|Publication number||US6496792 B1|
|Application number||US 09/111,126|
|Publication date||Dec 17, 2002|
|Filing date||Jul 6, 1998|
|Priority date||Jul 6, 1998|
|Publication number||09111126, 111126, US 6496792 B1, US 6496792B1, US-B1-6496792, US6496792 B1, US6496792B1|
|Inventors||Eric J. Magnusson|
|Original Assignee||Intel Corporation|
|Export Citation||BiBTeX, EndNote, RefMan|
|Patent Citations (5), Non-Patent Citations (1), Referenced by (12), Classifications (11), Legal Events (5)|
|External Links: USPTO, USPTO Assignment, Espacenet|
The present invention relates to testing computer systems, and more specifically, to system architecture validation.
Thorough pre-silicon testing of integrated circuits and computer systems is an essential step in obtaining a production quality design. However, there are hindrances to the successful validation of increasingly-complex designs: difficulty in discovering subtle errors in simulation results, the lack of consistent and comprehensive checking methodologies for complex transaction scenarios, and the extensive time and experience required for quality simulation analysis.
To effectively validate a system, simulation results must be analyzed. The results should be analyzed in real time or captured for post-simulation analysis. During the simulation, all system activity is recorded in log files called trackers. These trackers, located at each transaction interface, provide a macroscopic view of bus transactions. The host tracker, for example, lists all processor bus activity as well as second-level cache cycles, inquire/snoop cycles, and system interrupts. Generally, trackers are located at all system transaction and event interfaces, including main memory (DRAM), industry standard architecture (ISA) bus, and peripheral component interconnect (PCI) bus. Once simulation events have been recorded for a particular test suite, they must be evaluated for correctness.
One prior art method of evaluation is to obtain an initial “good” simulation. This is done by actually visually inspecting the output of an initial simulation and determining its accuracy. For each type of test, an initial good simulation must be performed and inspected.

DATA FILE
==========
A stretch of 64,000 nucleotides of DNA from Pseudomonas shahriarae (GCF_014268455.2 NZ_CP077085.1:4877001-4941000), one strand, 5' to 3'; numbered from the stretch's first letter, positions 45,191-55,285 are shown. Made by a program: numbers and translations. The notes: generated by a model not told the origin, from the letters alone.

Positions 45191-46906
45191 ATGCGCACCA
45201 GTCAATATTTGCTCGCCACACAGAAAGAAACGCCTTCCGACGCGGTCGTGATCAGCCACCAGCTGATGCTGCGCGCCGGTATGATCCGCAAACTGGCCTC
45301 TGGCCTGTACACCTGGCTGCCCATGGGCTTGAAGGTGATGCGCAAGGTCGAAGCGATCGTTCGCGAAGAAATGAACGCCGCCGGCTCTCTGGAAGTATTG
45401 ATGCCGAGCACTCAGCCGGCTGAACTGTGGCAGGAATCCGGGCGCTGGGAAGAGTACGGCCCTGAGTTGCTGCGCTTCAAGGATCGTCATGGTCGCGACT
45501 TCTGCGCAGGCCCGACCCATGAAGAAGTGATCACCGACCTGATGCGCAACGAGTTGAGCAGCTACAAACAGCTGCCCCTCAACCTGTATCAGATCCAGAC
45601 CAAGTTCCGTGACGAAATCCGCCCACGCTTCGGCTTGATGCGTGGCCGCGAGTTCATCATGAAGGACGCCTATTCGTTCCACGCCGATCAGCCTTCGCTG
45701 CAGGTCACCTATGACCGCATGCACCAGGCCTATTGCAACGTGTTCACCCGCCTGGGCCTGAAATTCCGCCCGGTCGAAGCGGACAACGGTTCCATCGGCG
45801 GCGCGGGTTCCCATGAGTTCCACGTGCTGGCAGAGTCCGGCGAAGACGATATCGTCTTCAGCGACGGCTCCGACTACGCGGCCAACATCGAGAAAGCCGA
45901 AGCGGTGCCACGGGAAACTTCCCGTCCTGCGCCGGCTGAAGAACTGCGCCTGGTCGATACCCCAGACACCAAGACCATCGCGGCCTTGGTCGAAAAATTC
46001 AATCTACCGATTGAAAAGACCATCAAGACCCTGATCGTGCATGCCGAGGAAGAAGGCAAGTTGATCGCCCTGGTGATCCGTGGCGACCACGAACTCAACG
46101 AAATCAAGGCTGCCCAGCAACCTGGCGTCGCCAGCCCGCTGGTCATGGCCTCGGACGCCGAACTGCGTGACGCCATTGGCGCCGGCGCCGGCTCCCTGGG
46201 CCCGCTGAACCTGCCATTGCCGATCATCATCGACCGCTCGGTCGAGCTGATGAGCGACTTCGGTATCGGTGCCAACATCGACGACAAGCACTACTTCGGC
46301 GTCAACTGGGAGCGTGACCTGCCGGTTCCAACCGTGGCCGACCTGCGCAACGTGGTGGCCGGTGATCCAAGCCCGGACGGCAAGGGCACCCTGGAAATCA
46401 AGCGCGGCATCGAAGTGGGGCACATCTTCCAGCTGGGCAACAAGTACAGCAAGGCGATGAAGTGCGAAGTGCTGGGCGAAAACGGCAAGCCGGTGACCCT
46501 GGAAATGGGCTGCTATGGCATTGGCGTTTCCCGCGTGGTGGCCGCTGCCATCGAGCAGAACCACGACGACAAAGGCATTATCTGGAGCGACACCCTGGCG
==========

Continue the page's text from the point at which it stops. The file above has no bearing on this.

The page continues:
Further simulations are compared against the results of the known good simulation. There are several weaknesses with this approach. First, although one assumes that the prior “good” simulation is free of bugs, it may still contain errors that were missed by the visual inspection. Second, methods for comparing the results of the initial good simulation and the current simulation must be sophisticated (as opposed to the simple UNIX “diff” program) to provide for allowable differences, such as system latency, but detect subtle differences like single bit errors. A subtle error may pass undetected during an early test and propagate through subsequent testing because its “diff” is clean.
An example of comparing an initial good simulation with simulation runs was performed. Bus trackers were generated and stored for each of the suite of seven-hundred and fifty regression tests. A variant of the UNIX “diff” program was created to compare the results of each test to prior “known good” results. This tedious, error prone process required one week for an engineer to review all the observed differences. On several occasions, the “known good” results were found to have errors, and differences that showed bugs were ignored.
Thus, a tool that consistently analyzes simulation results in an automated fashion independent of the results of previous simulation iterations would be advantageous.
A method and apparatus for transaction checking for system architecture validation are described. Tracking data is received from trackers in the system. The tracking data is parsed to construct queues. These queues are compared with each other. For one embodiment, the queues are further compared with predicted behavior of the element that was tested. Discrepancies between the queues and the predicted behavior are flagged.
The present invention is illustrated by way of example, and not by way of limitation, in the figures of the accompanying drawings and in which like reference numerals refer to similar elements and in which:
FIG. 1 is a block diagram of one embodiment of a computer system.
FIG. 2 is a block diagram of one embodiment of a system level simulation environment.
FIG. 3 is a block diagram of one embodiment of the transaction checking system.
FIG. 4 is a block diagram of one embodiment of transaction queues from trackers in a simulation environment.
FIG. 5 is a flowchart of one embodiment of the process of the validating a transaction testing unit.
FIG. 6 is a flowchart of one embodiment of the process of testing a transaction.
A method and apparatus for transaction checking for system architecture validation are described. A tool analyzes transactions recorded in simulation log files for correctness. The tool also reports any discrepancies it detects between actual simulation results and a predicted response of a device being tested as defined in a design specification. The tool detects transaction corruption, and ensures compliance to cache, memory, and buffer coherency rules.